Skip to main content Back to Top

Patient Safety and Continuity of Care

ASHP Leadership Agenda Item

Promote pharmacists as the health care professional that is accountable for the medication-therapy outcomes of patients.


Continuity of care is a complex, longitudinal process with direct implications on patient safety and well-being. Errors involving continuity of care account for approximately 13% of all sentinel events reported to The Joint Commission. To address this important patient safety issue, the 2007 National Patient Safety Goals encourages institutions to accurately and completely reconcile medications across the continuum of care. As medication experts, it is crucial for pharmacists to be involved in continuity of care-related initiatives in hospitals and health-systems.

To bring awareness to this important topic, SSHPs are encouraged to design and implement a project focusing on patient safety and continuity of care issues.


  • To demonstrate the vital role of health-system pharmacists and pharmacy students in patient safety and continuity of care issues;
  • To encourage the use of a standardized personal medication record in all patient outreach projects;
  • To increase awareness of patient safety and continuity of care issues; and
  • To become familiar with the health-related and non-health-related issues which affect patients’ continuity of care.

SSHP Project Ideas

  • Educate students and the public on the importance of establishing and maintaining an accurate personal medication record;
    Use the My Medicine List program or design and implement a “Brown Bag”-type program in the local community should include a review of medications currently used, assessment of possible drug interactions, assessment of possible therapeutic duplications, etc.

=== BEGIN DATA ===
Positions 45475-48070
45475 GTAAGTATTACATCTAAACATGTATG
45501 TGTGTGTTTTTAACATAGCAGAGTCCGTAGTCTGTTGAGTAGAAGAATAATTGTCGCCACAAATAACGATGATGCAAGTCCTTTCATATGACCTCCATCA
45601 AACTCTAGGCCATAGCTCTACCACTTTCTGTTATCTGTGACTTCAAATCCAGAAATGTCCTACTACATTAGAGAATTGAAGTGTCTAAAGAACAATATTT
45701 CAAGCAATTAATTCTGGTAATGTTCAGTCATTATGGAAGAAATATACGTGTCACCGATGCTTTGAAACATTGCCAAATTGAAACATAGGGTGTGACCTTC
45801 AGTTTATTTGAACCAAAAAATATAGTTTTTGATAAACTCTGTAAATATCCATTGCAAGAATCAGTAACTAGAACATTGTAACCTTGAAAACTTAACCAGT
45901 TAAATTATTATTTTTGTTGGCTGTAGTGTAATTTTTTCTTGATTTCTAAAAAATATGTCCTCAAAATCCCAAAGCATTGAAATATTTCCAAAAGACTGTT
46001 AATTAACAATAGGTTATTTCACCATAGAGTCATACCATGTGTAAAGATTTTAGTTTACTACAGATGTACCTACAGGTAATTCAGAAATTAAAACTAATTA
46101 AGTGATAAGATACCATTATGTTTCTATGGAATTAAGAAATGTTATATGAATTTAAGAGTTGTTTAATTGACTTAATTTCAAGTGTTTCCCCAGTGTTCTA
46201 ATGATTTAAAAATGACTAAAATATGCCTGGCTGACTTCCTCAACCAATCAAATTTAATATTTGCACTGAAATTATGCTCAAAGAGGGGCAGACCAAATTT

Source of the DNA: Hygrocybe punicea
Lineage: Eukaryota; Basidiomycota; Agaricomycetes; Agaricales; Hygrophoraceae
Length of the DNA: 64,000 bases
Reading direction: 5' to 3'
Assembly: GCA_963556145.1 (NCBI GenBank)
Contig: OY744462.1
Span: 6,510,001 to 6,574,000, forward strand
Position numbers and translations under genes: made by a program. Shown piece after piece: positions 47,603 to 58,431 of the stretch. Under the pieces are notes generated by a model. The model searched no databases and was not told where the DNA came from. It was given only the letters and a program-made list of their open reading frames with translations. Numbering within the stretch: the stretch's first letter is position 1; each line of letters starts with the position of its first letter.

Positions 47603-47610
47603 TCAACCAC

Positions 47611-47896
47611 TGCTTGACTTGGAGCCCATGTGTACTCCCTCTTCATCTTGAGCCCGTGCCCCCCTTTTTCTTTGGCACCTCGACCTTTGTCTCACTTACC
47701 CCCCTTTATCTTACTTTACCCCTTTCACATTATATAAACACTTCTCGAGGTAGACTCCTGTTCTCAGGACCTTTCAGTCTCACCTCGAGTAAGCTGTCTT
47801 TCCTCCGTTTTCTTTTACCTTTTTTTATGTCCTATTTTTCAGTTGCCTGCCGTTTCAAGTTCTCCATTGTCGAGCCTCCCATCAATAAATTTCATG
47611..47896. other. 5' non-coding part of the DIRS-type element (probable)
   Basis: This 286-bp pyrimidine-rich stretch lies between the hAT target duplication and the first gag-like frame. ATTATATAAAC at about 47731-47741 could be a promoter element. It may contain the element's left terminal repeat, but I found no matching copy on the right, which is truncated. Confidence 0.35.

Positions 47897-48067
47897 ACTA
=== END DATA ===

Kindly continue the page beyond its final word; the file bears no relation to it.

• Target educational efforts to specific groups or needs within the local community (elderly, disadvantaged, etc.);
  • Invite local practitioners to participate in a panel or roundtable discussion regarding patient safety and continuity of care issues;
  • Plan a “Chart Reading” workshop where practitioners and faculty are invited to help students learn how do disseminate pertinent medical history;
    Put together mock charts and invite other health care students to participate.
  • Partner with local hospitals or health systems and/or state affiliates to participate in initiatives involving patient safety and continuity of care issues.


  1. U.S. Food and Drug Administration My Medicine Record
  2. Minnesota Alliance for Patient Safety (personal medication records in various languages)
  3. The Joint Commission National Patient Safety Goals
  4. ASHP Continuity of Care Task Force. Continuity of care in medication management: review of issues and considerations for pharmacy. Am J Health-Syst Pharm. 2005;62:1714-20.